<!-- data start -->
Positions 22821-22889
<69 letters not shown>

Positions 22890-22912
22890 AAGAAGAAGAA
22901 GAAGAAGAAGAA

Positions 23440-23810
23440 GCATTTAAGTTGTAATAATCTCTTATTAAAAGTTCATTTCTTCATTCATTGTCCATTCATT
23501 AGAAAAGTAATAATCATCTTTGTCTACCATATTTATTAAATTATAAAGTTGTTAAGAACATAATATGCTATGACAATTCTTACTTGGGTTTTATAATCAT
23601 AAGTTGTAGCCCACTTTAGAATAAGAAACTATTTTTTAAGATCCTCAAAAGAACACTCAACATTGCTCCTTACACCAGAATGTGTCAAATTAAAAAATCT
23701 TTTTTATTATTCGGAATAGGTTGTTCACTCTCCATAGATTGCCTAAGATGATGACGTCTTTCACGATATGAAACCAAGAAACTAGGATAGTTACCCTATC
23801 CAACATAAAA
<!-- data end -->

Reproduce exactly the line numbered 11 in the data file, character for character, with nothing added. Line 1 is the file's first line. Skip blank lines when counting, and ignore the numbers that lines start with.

23801 CAACATAAAA